- Accepting the Defendant’s guilty plea would amount to an error, plain on the face of the record; and would be a violation of due process.
“It [is] error, plain on the face of the record, for the trial judge to accept petitioner’s guilty plea without an affirmative showing that it was intelligent and voluntary.” State v. Valencia, 776 P.2d 1332 (1989).
Further, to conform with the requirements of due process, a guilty plea must be knowingly and voluntarily entered. State v. Stilling, 856 P.2d 666, 671 (Utah Ct.App. 1993), A guilty plea is knowingly and voluntarily entered if it “represents a voluntary and intelligent choice among the alternative courses of action open to defendant.” Parke v. Raley, 506 U.S. 20, 28, 113 S.Ct 517 (1992) (quoting North Carolina v. Alford, 400 U.S. 25, 31, 91 S.Ct. 160 (1970)).
The Defendant has already stated the circumstances in which she entered the guilty plea. Notably, she was taking prescribed medication that impacted her ability to think clearly, understand the charges against her, and appreciate the magnitude of waiving her constitutional rights. Accordingly, this Court would violate Defendant’s due process rights in the event it denies Defendant’s Motion, and upholds the guilty plea. Besides, such a decision would amount to an error, plain on the face of the record.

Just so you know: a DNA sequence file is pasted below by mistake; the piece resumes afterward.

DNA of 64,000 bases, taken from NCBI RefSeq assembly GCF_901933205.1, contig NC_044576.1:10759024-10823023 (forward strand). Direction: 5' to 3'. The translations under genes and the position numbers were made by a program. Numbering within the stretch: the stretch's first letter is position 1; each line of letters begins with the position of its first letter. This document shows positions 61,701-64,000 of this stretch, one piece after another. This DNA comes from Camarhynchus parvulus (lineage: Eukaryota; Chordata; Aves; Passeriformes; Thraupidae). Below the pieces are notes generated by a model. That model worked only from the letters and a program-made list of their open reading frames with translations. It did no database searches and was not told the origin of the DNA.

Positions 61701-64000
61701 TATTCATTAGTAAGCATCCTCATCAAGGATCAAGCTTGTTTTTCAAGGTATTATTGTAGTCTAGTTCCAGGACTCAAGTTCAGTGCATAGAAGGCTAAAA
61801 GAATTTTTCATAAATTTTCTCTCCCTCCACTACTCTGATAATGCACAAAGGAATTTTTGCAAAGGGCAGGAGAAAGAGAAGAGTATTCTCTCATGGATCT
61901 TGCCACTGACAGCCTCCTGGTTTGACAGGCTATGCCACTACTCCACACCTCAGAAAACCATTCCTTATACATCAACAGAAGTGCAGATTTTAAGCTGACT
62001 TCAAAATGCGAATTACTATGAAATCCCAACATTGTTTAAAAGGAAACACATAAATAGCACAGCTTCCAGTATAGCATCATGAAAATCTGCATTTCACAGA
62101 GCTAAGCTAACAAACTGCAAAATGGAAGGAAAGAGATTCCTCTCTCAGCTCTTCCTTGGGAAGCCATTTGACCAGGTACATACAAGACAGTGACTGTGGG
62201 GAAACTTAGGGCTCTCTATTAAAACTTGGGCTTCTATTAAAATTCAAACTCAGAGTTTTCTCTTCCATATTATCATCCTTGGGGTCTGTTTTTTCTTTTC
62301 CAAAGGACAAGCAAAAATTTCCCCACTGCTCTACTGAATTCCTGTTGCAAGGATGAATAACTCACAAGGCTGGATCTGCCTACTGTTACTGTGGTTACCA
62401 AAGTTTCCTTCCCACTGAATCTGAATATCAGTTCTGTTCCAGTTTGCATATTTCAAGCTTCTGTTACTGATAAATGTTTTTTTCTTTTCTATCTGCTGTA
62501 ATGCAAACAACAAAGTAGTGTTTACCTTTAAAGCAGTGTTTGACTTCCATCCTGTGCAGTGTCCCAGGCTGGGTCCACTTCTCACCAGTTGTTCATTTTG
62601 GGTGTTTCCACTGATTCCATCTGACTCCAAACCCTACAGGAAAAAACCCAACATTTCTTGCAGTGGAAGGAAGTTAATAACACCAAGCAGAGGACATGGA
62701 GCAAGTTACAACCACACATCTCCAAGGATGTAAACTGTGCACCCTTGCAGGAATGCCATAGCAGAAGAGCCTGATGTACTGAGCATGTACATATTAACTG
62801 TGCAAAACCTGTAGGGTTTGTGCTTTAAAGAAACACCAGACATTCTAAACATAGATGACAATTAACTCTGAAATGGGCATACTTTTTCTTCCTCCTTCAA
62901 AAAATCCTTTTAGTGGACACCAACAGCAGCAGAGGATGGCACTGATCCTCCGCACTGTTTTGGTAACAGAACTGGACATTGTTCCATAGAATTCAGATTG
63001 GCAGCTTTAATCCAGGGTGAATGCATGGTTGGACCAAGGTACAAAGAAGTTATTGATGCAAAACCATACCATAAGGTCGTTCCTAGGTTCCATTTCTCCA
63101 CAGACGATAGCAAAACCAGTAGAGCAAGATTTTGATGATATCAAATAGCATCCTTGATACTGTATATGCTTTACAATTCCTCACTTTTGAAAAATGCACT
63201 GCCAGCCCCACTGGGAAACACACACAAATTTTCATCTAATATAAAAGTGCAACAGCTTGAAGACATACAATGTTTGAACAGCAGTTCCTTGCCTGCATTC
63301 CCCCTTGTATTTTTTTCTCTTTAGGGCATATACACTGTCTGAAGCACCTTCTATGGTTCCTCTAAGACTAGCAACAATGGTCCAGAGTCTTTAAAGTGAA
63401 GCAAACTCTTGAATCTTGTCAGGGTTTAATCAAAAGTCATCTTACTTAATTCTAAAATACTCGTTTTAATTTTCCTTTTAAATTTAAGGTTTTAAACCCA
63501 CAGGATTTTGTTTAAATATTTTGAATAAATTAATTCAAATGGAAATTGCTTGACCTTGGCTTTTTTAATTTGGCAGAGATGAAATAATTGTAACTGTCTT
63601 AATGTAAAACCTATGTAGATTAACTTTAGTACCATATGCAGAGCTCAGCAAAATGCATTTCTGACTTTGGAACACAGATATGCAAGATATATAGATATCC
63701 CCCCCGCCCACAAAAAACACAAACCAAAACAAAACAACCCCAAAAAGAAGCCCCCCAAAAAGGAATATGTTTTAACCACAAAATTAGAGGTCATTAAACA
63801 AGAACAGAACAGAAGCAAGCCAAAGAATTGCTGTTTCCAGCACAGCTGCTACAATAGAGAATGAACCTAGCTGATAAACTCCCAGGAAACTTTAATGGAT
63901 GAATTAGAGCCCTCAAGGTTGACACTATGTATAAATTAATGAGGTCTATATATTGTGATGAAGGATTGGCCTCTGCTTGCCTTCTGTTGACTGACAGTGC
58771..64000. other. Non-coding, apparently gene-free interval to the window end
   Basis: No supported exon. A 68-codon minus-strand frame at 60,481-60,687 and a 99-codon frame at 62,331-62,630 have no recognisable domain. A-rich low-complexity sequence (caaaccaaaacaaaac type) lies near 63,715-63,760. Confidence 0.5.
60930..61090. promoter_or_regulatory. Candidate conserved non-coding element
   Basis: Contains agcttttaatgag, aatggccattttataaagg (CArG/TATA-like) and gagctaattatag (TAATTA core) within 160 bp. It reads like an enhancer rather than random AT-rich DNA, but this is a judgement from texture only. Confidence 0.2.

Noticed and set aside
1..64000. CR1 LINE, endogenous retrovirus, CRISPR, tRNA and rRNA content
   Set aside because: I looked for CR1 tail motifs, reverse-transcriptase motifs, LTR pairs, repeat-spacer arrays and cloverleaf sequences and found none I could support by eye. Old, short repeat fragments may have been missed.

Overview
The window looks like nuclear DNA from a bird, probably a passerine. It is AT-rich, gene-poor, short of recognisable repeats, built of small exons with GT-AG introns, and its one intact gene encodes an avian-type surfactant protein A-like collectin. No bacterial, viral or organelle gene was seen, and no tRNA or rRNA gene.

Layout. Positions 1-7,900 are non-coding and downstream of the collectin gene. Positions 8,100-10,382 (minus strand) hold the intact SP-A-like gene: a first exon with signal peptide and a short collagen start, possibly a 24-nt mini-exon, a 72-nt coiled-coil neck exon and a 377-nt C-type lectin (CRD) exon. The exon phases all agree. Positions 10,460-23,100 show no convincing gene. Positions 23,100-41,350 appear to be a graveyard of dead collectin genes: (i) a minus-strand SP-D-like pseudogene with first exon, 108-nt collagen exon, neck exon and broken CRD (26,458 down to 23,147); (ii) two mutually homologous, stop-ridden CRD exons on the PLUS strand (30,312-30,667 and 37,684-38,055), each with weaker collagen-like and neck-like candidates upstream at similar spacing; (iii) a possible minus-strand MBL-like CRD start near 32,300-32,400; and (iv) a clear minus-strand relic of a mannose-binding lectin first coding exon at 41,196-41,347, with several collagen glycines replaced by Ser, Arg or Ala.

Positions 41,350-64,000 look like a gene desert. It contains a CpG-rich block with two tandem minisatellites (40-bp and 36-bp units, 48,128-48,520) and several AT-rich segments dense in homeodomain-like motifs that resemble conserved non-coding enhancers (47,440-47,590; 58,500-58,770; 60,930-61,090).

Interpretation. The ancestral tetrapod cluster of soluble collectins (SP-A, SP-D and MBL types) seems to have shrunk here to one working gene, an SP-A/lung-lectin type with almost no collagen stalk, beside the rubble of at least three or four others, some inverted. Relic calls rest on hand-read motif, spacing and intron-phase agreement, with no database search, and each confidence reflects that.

WHEREFORE, Defendant Jessica Marissa Martinez respectfully requests for leave from this Court to withdraw her guilty plea because it was not knowingly and voluntarily made.
Dated this _____ day of ______, 2022.
CERTIFICATE OF MAILING
I, [ENTER NAME], certified on this ______day of ________ 2022, I deposited a true copy of the above to the Plaintiff by placing the documents with prepaid postage in the United States mailbox address.